06 March 2013

The myth of "peak oil"

[E]very time we think we’re starting to run out of it, new technologies arise that find us more. The widely circulated fears of a few years ago that we were approaching “peak oil” have turned out to be completely wrong. From the Arctic to Africa, nanoengineered materials, underwater robots, side-scanning 3-D sonar, specially engineered lubricants, and myriad other advances are opening up titanic new supplies of fossil fuels, many of them in unexpected places—Brazil, Australia, and, perhaps most significantly, North America. “Contrary to what most people believe,” declares a recent study from the Harvard Kennedy School, “oil supply capacity is growing worldwide at such an unprecedented level that it might outpace consumption.”..

Countries that have never had an energy industry worth mentioning are on the brink of becoming major players, while established fossil fuel powerhouses are facing challenges to their dominance. We are witnessing a shift that heralds major new opportunities—and dangers—for individual nations, international politics and economics, and the planet...

We human beings have consumed, over our entire history, about a trillion barrels of oil. The U.S. Geological Survey estimates there is still seven to eight times that much left in the ground. The oil that’s left is just more difficult, and therefore more expensive, to get to...

But prices have risen dramatically in the last decade. They have been averaging well above $80 a barrel for the last couple of years. That’s partly due to ever-increasing demand from developing nations and partly due to political factors (such as fears that Iran’s nuclear ambitions could cause serious turmoil in the Persian Gulf). But the price rise is also partly due to another kind of technology: computer algorithms that enable quantitative hedge funds to place thousands of ultrafast buy and sell orders, a practice known as high-frequency trading, which came into widespread use with oil futures in the middle of the last decade. No less an authority than Rex Tillerson, head of ExxonMobil, told Congress in 2011 that such speculation is a key reason why the price of a barrel of oil has stayed so high...

Fracking is about as popular with the general public as puppy kicking, but it’s very big business. It’s producing so much natural gas from shale fields in Texas, Ohio, Pennsylvania, and elsewhere that the commodity’s price has cratered, dropping from over $10 per thousand cubic feet five years ago to about $3.25 today. Fracking can also produce oil, which is the main target in North Dakota. As many as 200 new wells are being drilled every month in the state to exploit the Bakken formation, a 25,000-square-mile subterranean swath extending into Montana and Canada that may contain hundreds of billions of barrels...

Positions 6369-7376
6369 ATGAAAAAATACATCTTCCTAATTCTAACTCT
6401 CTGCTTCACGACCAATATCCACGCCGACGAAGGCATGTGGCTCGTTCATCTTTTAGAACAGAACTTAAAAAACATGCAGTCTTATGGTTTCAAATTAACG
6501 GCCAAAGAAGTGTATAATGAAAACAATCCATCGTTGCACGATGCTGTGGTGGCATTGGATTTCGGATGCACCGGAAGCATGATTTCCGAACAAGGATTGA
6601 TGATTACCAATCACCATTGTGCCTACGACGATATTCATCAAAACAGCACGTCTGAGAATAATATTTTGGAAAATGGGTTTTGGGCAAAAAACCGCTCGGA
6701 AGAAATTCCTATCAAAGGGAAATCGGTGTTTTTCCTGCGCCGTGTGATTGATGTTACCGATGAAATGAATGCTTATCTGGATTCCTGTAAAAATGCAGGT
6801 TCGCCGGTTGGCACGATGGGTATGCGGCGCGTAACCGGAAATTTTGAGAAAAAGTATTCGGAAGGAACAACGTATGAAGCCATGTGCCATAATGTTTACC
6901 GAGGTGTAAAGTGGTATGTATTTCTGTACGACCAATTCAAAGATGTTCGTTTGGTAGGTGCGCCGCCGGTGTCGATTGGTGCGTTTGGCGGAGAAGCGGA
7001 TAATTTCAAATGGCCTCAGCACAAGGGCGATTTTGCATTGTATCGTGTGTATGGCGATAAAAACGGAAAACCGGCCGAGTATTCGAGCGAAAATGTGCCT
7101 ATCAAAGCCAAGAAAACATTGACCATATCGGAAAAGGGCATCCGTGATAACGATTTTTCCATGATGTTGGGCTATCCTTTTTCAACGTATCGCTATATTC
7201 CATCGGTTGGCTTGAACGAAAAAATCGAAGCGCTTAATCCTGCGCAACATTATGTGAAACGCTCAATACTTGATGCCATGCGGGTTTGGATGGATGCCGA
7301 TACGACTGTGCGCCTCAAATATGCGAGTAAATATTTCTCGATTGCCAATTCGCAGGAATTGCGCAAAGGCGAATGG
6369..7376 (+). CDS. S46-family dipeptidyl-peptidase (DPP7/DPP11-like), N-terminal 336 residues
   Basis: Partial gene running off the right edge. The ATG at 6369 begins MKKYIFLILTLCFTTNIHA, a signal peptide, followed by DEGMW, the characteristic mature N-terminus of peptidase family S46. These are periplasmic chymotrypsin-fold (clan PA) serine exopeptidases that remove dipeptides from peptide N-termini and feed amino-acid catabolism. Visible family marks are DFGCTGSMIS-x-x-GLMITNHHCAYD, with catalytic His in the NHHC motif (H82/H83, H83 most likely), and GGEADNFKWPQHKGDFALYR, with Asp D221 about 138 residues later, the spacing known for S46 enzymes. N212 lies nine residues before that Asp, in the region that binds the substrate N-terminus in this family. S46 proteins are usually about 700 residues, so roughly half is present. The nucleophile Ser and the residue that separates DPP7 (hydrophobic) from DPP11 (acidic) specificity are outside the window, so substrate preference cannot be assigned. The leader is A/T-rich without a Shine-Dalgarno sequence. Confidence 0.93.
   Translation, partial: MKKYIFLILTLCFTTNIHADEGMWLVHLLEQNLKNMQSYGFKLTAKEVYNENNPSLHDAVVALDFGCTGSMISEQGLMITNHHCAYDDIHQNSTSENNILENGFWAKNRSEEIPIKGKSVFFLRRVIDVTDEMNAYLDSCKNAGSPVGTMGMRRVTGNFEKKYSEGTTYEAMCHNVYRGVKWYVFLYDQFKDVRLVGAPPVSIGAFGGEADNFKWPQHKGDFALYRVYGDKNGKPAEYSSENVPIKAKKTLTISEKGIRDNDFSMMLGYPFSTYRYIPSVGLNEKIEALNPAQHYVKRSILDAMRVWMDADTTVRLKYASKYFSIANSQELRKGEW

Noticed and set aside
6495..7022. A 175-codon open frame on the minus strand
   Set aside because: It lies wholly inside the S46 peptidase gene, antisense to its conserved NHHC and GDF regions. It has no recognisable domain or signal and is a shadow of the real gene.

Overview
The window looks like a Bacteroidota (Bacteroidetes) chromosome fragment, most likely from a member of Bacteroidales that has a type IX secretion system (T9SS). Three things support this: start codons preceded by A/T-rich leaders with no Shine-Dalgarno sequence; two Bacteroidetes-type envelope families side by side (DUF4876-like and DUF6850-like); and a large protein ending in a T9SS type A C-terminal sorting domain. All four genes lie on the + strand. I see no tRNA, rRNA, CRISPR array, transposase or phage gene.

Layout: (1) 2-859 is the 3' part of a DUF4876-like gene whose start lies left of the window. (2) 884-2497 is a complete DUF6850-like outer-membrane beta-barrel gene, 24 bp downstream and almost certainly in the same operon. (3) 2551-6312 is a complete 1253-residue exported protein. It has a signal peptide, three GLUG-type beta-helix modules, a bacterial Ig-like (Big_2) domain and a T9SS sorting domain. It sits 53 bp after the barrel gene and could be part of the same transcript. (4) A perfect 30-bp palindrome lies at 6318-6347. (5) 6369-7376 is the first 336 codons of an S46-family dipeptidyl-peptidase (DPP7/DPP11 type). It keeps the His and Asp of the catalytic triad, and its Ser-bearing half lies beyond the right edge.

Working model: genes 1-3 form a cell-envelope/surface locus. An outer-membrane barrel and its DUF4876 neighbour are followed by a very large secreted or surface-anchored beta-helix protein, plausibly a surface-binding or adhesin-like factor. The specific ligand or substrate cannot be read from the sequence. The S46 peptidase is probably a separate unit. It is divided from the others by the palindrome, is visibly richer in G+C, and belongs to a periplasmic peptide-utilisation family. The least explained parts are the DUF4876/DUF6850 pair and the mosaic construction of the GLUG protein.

And the fracking boom is only just beginning. There are believed to be oceans of yet-untapped shale gas and oil in Argentina, China, and several countries in Europe... What’s more, the earth holds other fossil fuels we haven’t even begun to tap. Governments and corporations are researching a number of long-shot energy sources, from a not-fully cooked type of oil called kerogen to methane hydrates in the ice of Alaska. 
Extended excerpts from Pacific Standard, via The Dish.


  1. So no mention of the externalities, the byproducts of harvesting and burning it all? I thought that was the basis of "peak oil" — that the costs of extracting it and burning it became uneconomical, that there was none left. Much of what we do, how we live, is predicated on cheap energy. If we ignore externalities like climate change, do we really the cost?

  2. The fact of peak oil is indisputable, the only thing in question is the timing. You cannot consume a finite resource without that consumption hitting a peak one day. Saying otherwise is like saying the population of earth has always been rising, so we must assume it will always continue to rise.

    Fossil fuel production may be entering an unstable plateau where prices interact in complex ways with demand, and ability to fund new sources, but as APC mentions above, the cost to the global climate may become overwhelming.

  3. We'd be better off if we were peaking fossil fuels. We're too short-sighted, apparently, to make the inevitable long term move to renewable energy before we do even more severe damage to this planet's climate.

  4. The excerpt contains the key fact that will eventually manifest as "peak oil." That is -- "The oil that’s left is just more difficult, and therefore more expensive, to get to..."

    There comes a point when the "cheap and easy" oil is mostly gone and it's just makes sense to use other sources of energy that are relatively cheaper.

    And, yes, the costs should include externalities, but they won't be counted unless policy forces them to be counted.

    And, yes, after peak oil there is enough coal and other fossil fuels to delay "peak fossil energy" for a looong time, assuming we are not wise enough to phase out of fossil energy to save the planet.

  5. By the time we run out of oil the fracking will have poisoned so much land there will be few places to live and little water to drink.

  6. I am old enough to remember hearing that nuclear energy would render electricity "too cheap to meter". There is always a utopian pipe dream available for dissemination.

  7. Just name a few concrete examples of those vast sources of fossil fuels we allegedly keep discovering all the time, so I can show you how relatively insignificant they are compared to world consumption levels (and how downright tiny compared to past discoveries).


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